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The Aliens - Luna album

The Aliens  - Luna album
Performer: The Aliens
Title: Luna
Released: 2008
Country: US
Style: Leftfield, Psychedelic Rock
Genre: Electro / Rock
Rating: 4.4
Votes: 917
MP3 size: 1317 mb
FLAC size: 1430 mb


1 Bobby's Song 10:26
2 Amen 1:17
3 Theremin 3:16
4 Everyone 4:08
5 Magic Man 5:17
6 Billy Jack 10:24
7 Luna 3:34
8 Dove Returning 3:12
9 Sunlamp Show 4:53
10 Smoggy Bog 1:53
11 Daffodils 3:20
12 Boats 6:17
13 Blue Mantle 8:11


  • Bass – Jamie Dargie
  • Mixed By, Mastered By – John Cornfield
  • Photography [Band] – Callum James Gordon
  • Producer – The Aliens
  • Saxophone – David Gray
  • Strings – Elysian Quartet*
  • Theremin – Een Anderson
  • Trumpet, Flugelhorn – Kevin Davy
  • Vocals – Jo Foster*
  • Written-By – Gordon Anderson


Single page booklet

Barcode and Other Identifiers

  • Barcode: 5 051808 000223
  • Matrix / Runout: Sony DADC PETROCK002ADV 14
  • Mastering SID Code: IFPI L554
  • Mould SID Code: IFPI 9407

Other versions

Category Artist Title (Format) Label Category Country Year
BMR119 The Aliens Luna ‎(CD, Album) Birdman Records BMR119 US 2008
BMR120 The Aliens Luna - Book Version. ‎(CD, Ltd, CD ) Birdman Records BMR120 US 2009
PETROCKLP002 The Aliens Luna ‎(2xLP, Album) Pet Rock PETROCKLP002 UK 2008
PETROCK002ADV The Aliens Luna ‎(CD, Album, Promo) Pet Rock Records PETROCK002ADV UK 2008

Luna is the second album by the Scottish band The Aliens. It was released on Monday 29 September 2008, preceded by a new single, 'Magic Man', on Monday 22 September. Both releases came out on the band’s own record label, Pet Rock Records. Boats" is reworked version of a song by the same name on the Lone Pigeon 2004 album Schoozzzmmii. Besides being more hi-fi, the Alien's arrangement is also more filled out (3 minutes longer) and slightly more up tempo.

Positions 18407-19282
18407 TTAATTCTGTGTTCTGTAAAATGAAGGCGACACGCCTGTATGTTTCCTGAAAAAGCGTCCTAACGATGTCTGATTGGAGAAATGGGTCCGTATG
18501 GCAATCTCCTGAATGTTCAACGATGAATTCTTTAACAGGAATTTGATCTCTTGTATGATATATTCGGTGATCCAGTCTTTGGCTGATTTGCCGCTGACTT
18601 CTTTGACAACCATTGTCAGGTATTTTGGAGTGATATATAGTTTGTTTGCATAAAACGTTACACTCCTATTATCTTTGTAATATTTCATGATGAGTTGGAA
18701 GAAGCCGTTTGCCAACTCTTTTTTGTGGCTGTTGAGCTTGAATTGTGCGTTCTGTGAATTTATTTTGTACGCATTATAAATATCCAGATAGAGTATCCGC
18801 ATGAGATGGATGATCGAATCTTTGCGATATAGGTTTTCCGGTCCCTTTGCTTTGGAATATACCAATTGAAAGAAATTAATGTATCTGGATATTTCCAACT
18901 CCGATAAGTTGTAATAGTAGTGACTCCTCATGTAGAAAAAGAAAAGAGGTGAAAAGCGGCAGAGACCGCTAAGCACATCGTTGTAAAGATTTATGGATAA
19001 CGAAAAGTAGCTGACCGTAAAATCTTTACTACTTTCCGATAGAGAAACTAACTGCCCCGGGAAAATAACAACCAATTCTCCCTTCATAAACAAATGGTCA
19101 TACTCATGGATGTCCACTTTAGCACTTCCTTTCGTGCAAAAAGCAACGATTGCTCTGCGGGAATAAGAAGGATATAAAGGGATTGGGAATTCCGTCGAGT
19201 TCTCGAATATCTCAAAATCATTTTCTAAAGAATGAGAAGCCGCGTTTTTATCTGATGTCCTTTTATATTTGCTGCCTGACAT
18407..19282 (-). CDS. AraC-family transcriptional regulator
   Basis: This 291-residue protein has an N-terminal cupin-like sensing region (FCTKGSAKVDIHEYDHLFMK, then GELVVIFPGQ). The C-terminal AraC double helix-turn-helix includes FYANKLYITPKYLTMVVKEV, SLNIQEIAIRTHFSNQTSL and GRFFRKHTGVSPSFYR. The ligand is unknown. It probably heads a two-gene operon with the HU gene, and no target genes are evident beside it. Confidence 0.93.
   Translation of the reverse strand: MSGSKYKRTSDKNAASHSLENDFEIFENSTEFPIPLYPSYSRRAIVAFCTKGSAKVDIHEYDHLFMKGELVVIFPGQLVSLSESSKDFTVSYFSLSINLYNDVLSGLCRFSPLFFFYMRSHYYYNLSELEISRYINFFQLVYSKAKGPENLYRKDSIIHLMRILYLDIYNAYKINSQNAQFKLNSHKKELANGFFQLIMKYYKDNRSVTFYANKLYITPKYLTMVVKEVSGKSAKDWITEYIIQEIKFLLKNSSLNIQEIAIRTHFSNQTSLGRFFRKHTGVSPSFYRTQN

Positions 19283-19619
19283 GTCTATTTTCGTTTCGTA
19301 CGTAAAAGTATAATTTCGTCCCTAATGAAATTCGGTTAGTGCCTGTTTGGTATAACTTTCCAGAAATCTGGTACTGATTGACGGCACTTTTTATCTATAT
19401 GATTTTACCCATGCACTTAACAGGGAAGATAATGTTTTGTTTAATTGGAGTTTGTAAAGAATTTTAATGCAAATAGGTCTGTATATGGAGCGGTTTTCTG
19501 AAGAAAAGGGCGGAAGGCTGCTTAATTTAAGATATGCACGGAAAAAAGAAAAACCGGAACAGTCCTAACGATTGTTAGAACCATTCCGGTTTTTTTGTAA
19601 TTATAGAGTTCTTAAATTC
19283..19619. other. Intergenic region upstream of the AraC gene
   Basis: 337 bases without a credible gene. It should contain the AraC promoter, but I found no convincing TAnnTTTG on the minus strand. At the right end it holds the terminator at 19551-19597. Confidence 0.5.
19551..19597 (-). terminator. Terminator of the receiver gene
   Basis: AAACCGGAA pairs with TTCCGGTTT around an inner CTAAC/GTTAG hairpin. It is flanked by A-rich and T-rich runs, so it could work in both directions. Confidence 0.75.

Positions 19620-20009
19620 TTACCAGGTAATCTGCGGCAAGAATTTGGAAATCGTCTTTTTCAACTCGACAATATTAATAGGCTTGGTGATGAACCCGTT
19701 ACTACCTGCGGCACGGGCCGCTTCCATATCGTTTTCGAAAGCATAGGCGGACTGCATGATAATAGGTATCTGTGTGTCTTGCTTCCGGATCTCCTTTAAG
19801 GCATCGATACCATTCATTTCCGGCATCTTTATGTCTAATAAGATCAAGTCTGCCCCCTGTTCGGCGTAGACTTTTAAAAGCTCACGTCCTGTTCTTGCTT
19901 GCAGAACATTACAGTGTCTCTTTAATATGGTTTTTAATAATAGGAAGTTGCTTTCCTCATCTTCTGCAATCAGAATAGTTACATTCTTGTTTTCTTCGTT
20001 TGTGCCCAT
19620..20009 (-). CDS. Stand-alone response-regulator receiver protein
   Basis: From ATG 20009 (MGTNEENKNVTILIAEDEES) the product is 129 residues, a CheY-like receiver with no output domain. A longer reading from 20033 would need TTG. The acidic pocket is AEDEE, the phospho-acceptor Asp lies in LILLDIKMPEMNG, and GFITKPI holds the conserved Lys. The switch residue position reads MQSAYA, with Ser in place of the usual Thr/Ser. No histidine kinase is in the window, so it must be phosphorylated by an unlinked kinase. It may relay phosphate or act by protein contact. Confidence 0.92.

This album has an average beat per minute of 106 BPM (slowest/fastest tempos: 69/137 BPM). See its BPM profile at the bottom of the page. Album starts at 125BPM, ends at 113BPM (-12), with tempos within the -BPM range. Try refreshing the page if dots are missing). Recent albums by The Aliens. Get the Tempo of more than 6 Million songs.

If the Aliens remind you of the Beta Band, it's because they almost are the Beta Band. When the Betas split in 2004, three of its original members- keyboardist John MacLean, drummer Robin Jones, and guitarist Gordon Anderson (who had recorded solo as Lone Pigeon)- decided they still had some creating to do together, and forged the Aliens. The new band, which released its debut album, Astronomy for Dogs, in 2007, like their former band, veers between experimentalism and pop songcraft. Luna, their sophomore effort, is cut from the same cloth. Luna is enjoyable enough to listen to, and a lot of Beta Band followers will find plenty to enjoy here, but it's ultimately an album I didn't like as much as I wanted to, and one that doesn't really find its footing until it's almost over.